The casting of the main characters is first-rate and they play their roles superbly; it’s hard to imagine, for example, anyone other than Lewis bringing such chaotic chaos to Denise’s slightly depraved attractiveness, or anyone other than Nanjian capturing Steve’s explosive mix of uncompromising determination, family guilt, inferiority complex and outsider-ness.
A true crime story
But the true-crime elements – from desperate characters to violent outbursts – are present in the story from the start. By the middle of the eight-episode season, tensions rise to dangerous levels between the arrogant, bumbling Nick and his insecure boss, whose temper is unleashed by the humiliation. And the series becomes darker and sadder than many might have expected given the subject matter, or after the scene in the first episode where Irene, with white powder on her nose, shouts “I love cocaine!” when Denise persuades her to try the drug on a wild night out.
The series’ directors, Jenni Konner and Robert Siegel – who have previously worked with such distinguished directors as Late Night’s Nisha Ganatra, WandaVision’s Matt Shakman and Gwyneth Horder-Payton (Pose), as well as writers such as playwright Rajiv Joseph – are now working on the series, Annie Julia Wyman (The Chair), Jacqui Rivera (The Get Down) and Mehar Sethi (BoJack Horseman) – smooth the transition by maintaining the fast pace and whirlwind rhythm of events, and by conveying the mood of the times with great flair. In contrast to Siegel’s other Disney Plus true crime docudrama 2022, Pam & Tommy, he achieves all this without insulting or condescending to his characters. The supporting cast is also great, with Stevens, Robin de Jesús and Quentin Plair as a black dancer who is disappointed in Steve when he expects them to take up the gauntlet against racism together.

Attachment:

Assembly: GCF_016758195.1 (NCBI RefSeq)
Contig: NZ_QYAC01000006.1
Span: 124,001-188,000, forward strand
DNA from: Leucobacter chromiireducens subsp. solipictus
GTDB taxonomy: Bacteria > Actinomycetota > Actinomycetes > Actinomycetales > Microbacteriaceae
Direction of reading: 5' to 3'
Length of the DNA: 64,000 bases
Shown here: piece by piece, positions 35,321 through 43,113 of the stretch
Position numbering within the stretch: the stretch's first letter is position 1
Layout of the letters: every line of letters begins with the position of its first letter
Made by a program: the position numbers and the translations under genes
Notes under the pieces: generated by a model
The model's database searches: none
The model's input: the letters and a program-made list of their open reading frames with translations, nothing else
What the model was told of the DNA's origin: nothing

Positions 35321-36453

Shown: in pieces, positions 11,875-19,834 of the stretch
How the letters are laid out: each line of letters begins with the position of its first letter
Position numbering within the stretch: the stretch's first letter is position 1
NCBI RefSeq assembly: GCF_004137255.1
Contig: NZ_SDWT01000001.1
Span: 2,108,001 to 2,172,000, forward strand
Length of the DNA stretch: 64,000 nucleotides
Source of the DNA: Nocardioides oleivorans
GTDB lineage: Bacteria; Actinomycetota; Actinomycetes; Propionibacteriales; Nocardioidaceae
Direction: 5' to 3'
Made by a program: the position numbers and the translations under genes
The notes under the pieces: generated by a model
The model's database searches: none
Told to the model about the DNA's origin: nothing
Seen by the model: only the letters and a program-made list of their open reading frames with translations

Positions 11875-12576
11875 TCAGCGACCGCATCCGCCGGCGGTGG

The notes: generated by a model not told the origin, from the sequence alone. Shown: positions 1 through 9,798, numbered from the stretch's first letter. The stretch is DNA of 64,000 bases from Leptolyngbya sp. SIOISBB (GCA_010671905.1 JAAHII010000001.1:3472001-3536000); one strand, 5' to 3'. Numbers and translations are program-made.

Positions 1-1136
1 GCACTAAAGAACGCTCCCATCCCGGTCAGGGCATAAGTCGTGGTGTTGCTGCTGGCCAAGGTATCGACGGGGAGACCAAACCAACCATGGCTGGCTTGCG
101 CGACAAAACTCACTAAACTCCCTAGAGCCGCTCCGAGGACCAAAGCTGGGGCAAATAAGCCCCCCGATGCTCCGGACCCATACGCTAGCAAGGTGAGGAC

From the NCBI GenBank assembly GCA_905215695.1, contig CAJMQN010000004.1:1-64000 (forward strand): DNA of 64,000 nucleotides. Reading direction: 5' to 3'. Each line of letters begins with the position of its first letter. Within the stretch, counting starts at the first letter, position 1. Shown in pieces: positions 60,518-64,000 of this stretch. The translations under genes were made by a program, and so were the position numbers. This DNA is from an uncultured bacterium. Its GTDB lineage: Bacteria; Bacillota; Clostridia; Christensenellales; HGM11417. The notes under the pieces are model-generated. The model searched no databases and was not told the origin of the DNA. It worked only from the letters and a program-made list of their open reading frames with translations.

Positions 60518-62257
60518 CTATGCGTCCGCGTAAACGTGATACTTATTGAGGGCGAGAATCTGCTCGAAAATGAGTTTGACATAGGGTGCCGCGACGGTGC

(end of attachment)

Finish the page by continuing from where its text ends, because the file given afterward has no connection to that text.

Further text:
The musical interludes are also first-rate, and rather than recycling the new wave hits picked up by many other 80s series, the disco, “Footloose” and musical interludes by British glam-pop groups such as T. Rex and Sweet seem faithful to the club’s guest roster. The series of kaleidoscopic set list effects at the beginning of each part of the series is an artistic creation in itself.
The series could have gone deeper
Chippendales is a six-part miniseries, which severely limits how far it has gone in the history of the club, the show and its operators. For example, the individual, dramatic story of Paul Snider and his Playmate wife Dorothy Stratten would have deserved many more plot threads, but perhaps we didn’t get to know Steve himself well enough. Also, the miniseries could have been ‘slowed down’ a bit, or expanded over several seasons to spend more time getting to know the dancers as individuals or delved deeper into the viewers’ lives as women as the sexually liberated, feminist ’70s give way to the repressive ’80s. It could have contextualized Steve’s materialism and obsession with success in an era dominated by the boundless optimism of the American economy and capitalism in general. Of course, a more historically engaged show might have made more thoughtful connections between Nick’s homosexuality and the stark contrast between Steve’s homophobic policies, which banned men from attending Chippendales performances, and the onset of the AIDS crisis of the era.
Instead of truly achieving its potential greatness, Chippendales settles for being merely good. The real story is of course a great attraction, as the series gives us an insight into the gritty, bloody history behind the male-driven male sex show that still exists today. If it’s not the best true crime series (Disney Plus’s other series in this genre, Under the Stars and Stripes, for example, was much better), it’s worth a watch for the interesting period and unique story. It may not be a period masterpiece, but Welcome to the Chippendales is certainly entertaining.